Sierra Club Maine’s Earth Day celebration, with the theme “Restore Our Earth,” will be virtual again this year, but Executive Director Sarah Leighton said there is still plenty in store to “inspire and educate others” on the importance of protecting the planet.

“Sierra Club’s mission is to explore, enjoy and protect Earth,” Leighton said. “That really epitomizes Earth Day. It is a celebration of our Earth and everything it provides us with.”

Sierra Club Maine is hosting a series of virtual talks leading up to the 51st anniversary of Earth Day on Thursday, April 22. In addition, Maine Audubon, teaming with the Maine Outdoor Film Festival, will mark the day with an Earth Day Film Festival 2021, a series of short outdoor-themed independent films, beginning at 7 p.m.

One of the Sierra Club Maine’s focuses, Leighton said, is how to reduce waste. On Monday, April 19, beginning at noon, Faye Christoforo, co-executive director of the Post-Landfill Action Network, will talk about what is fueling the increase in waste being produced and how a zero-waste world is possible.

The next day, on Tuesday, April 20 at noon, Sue Inches, author of “Advocating for the Environment: How to Gather Your Power and Take Action” will share examples of how individuals can advocate for the environment.

Paul Mayewski, director of the Climate Change Institute at the University of Maine, will speak at 5 p.m. Wednesday, April 21 on his expeditions across Antarctica, the Arctic, the Himalayas and the Andes and how climate change there is impacting Maine.


The Sierra Club Maine talks will wrap up Thursday, April 22 at 5 p.m. with a panel discussion on how racism, the economy and climate change intersect. The panel will feature Josh Wood, a race and climate justice organizer and co-organizing director for Maine Strikes;  Ania Wright, grassroots climate action organizer for Sierra Club Maine; and Davis Taylor, professor of Economics and Quantitative Social Studies at College of the Atlantic.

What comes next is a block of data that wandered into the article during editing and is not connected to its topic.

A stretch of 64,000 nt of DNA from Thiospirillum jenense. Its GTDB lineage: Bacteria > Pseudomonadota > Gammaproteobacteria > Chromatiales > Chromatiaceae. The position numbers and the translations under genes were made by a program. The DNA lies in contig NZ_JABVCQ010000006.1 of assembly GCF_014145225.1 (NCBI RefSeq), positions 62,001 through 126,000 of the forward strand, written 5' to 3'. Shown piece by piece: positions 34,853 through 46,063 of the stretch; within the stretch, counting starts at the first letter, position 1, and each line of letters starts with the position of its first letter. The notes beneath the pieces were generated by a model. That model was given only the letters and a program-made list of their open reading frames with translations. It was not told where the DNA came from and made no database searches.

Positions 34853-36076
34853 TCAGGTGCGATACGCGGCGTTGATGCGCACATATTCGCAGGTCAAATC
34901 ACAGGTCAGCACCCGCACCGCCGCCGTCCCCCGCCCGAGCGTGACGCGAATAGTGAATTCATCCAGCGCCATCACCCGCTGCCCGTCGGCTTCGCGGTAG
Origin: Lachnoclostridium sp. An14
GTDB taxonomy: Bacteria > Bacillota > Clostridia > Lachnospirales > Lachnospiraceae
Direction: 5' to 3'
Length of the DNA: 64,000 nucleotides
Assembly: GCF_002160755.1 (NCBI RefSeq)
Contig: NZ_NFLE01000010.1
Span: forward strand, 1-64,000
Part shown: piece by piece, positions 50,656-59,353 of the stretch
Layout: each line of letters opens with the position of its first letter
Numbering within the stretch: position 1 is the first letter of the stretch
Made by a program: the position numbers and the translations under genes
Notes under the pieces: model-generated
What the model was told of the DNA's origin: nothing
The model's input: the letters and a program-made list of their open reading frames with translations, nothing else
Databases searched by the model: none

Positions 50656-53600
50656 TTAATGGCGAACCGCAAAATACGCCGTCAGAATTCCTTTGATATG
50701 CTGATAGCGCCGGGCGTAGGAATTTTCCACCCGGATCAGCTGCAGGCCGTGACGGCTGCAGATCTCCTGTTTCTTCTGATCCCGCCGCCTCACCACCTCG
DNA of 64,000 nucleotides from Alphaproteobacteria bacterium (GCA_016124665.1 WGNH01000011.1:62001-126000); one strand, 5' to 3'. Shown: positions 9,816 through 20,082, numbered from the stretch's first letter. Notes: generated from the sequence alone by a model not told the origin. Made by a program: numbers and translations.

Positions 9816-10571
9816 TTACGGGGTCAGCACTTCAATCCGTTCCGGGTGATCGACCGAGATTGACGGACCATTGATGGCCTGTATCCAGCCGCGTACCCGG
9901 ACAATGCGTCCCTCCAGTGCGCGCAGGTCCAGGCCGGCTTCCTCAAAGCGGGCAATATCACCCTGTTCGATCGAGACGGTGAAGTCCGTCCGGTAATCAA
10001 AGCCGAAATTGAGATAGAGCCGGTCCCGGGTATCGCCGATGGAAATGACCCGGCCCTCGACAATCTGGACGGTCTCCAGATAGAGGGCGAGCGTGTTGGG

“We have quite a diverse offering,” Leighton said. “We hope to attract a lot of different people.”

While each Sierra Club Maine talk focuses on a different theme, Leighton said the key takeaway is simple.

“Each one of us has a role to play. You don’t have to be president or a legislator to make a difference. You can play a role in your everyday life, whether it is reducing your waste, installing solar panels or having a conversation about the importance of renewable energy sources,” she said.

According to, more than 1 billion people in 192 countries now participate in Earth Day activities each year, making it the largest civic observance in the world.

Maine Audubon is partnering with the Maine Outdoor Film Festival for the eighth year in a row to present the Earth Day Film Festival.

“We spend every day taking action on behalf of the environment, specifically wildlife and habitat,”  Education Director Eric Topper said. “Earth Day is normally a day for participating in and coordinating action, like our annual Scarborough Marsh cleanup, but it is also a day to join with our friends and just celebrate conservation, the outdoors and many of the other things we value.”



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